You can apply by submitting a method story representing the making process of a method that you used for involving people with cognitive or sensory impairments in a design project. The submission format is open and we encourage you to carefully consider the most suitable format for your method story (e.g. written stories, videos, collages, audio stories, interviews, etc.). More information about method stories, including examples, can be found on the the workshop website
, which also includes suggestions for elements to include in your method story.

Submissions should be digitally transferrable and sharable. Your method story should include those aspects of your methodological approach that are relevant to share with other researchers and designers and we encourage you to address personal reflection, trial-and-error experiences and adaptations to existing methodologies.

Submission deadline: 15 January 2016*

Notifications: 12 February 2016

Workshop: 7 or 8 May 2016

*In case you need a notification before the end of Q4 2015 for financial reasons, please contact us directly.

Karin Slegers – KU Leuven / iMinds

Niels Hendriks – LUCA School of Arts / KU Leuven

Pieter Duysburgh – Vrije Universiteit Brussel / iMinds

Bert Vandenberghe – KU Leuven / iMinds

Rita Maldonado Branco – Universidade do Porto

Eva Brandt – The Royal Danish Academy of Fine Arts – School of Design

CFP: Worlding the Brain: Patterns, Rhythms, Narratives in Neuroscience and the Humanities

Worlding the Brain: Patterns, Rhythms, Narratives in Neuroscience and the Humanities

Interdisciplinary symposium at the University of Amsterdam

March 17th-19th 2016

Confirmed keynote speakers:

  • Prof. Jean Pierre Changeux (Collège de France, Institut Pasteur)
  • Prof. N. Katherine Hayles (Duke University)
  • Prof. Andreas Roepstorff (Aarhus University)

The human brain is ubiquitous in contemporary science and culture. Knowledge of the brain has made the journey from the labs of cognitive neuroscientists out into the world where it has taken on a life of its own in various social fields and artistic and intellectual discourses, including the humanities. This interest in the brain and its influence on culture at large are likely to continue, with the recent multi-billion US Brain initiative and EU Human Brain Project. At the same time, in a parallel development to the cultural dissemination of brain research cognitive neuroscientists are also increasingly interested in how the brain’s functional and structural properties are partly determined by its material, social and cultural environments. New research has begun to address how the brain responds to specific social and discursive practices or cultural information and how it is influenced by art, social interactions and technology. This interest in the interaction between brains and their environments has led to fruitful interdisciplinary collaborations between neuroscientists, social scientists and humanities scholars.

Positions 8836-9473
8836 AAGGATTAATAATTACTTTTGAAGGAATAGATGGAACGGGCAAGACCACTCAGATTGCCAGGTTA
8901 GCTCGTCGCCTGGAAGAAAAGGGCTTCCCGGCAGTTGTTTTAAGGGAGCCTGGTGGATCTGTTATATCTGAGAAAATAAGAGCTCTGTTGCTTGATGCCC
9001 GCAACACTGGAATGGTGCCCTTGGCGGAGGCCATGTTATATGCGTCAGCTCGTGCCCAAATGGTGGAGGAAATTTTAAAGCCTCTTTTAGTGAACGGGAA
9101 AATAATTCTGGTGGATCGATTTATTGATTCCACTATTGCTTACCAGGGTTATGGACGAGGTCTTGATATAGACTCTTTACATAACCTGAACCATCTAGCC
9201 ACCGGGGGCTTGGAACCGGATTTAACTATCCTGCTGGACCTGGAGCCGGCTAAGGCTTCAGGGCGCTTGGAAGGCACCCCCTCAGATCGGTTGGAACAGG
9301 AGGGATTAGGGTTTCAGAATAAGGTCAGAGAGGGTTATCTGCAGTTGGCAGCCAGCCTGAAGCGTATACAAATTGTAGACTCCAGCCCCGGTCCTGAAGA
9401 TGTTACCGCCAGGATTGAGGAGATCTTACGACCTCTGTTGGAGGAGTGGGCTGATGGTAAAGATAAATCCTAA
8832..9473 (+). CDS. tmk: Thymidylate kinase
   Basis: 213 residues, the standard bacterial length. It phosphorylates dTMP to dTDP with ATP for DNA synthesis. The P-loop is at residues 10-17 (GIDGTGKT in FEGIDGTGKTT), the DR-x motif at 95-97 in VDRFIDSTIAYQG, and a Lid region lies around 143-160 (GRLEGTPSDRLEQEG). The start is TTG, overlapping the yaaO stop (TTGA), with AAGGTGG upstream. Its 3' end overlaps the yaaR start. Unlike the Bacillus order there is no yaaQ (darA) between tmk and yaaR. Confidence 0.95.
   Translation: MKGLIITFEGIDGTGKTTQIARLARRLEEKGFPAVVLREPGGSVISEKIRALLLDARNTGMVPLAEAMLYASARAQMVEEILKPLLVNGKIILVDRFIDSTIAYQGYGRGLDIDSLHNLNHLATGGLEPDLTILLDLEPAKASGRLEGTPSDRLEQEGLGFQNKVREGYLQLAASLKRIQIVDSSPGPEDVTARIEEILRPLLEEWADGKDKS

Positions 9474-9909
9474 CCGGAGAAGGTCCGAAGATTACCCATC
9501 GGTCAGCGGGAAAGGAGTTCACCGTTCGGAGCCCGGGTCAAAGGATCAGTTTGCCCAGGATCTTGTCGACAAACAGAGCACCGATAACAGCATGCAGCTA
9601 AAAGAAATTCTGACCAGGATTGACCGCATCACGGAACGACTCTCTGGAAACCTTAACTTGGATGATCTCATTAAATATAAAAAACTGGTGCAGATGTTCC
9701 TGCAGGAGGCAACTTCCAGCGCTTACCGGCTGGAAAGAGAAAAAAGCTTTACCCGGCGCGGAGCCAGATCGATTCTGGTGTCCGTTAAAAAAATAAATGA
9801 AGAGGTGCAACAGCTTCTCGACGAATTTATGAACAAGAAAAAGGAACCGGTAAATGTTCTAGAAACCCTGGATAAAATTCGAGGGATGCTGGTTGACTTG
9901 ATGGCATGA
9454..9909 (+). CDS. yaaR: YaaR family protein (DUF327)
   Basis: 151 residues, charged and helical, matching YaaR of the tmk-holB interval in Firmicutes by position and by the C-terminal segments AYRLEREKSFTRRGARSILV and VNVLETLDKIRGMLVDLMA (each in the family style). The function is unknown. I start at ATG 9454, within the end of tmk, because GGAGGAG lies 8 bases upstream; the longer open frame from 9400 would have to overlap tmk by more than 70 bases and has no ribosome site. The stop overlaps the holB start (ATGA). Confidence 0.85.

By ‘worlding the brain’ we refer to these various attempts to study and understand human brains in interaction with their worldly contexts and environments. It is our aim to bring together scholars from different backgrounds in an interdisciplinary symposium that stimulates a productive exchange of different views of the mutual influence of the extracerebral world on the brain and the brain on the world. In order to study these processes, we will focus on patterns, rhythms and narratives as central themes of the symposium and crucial elements of the ‘worlding’ of the brain. On the one hand, patterns, rhythms, and narratives are used to sort, integrate, abstract and contextualize information in the brain. On the other hand, they are found in historical, social and cultural processes that provide the brain with environmentally specific information. Combining these perspectives can yield wide-ranging insights. The symposium will therefore bring together neuroscientific, social scientific and humanities perspectives.

We invite papers that offer interdisciplinary perspectives on relevant topics such as: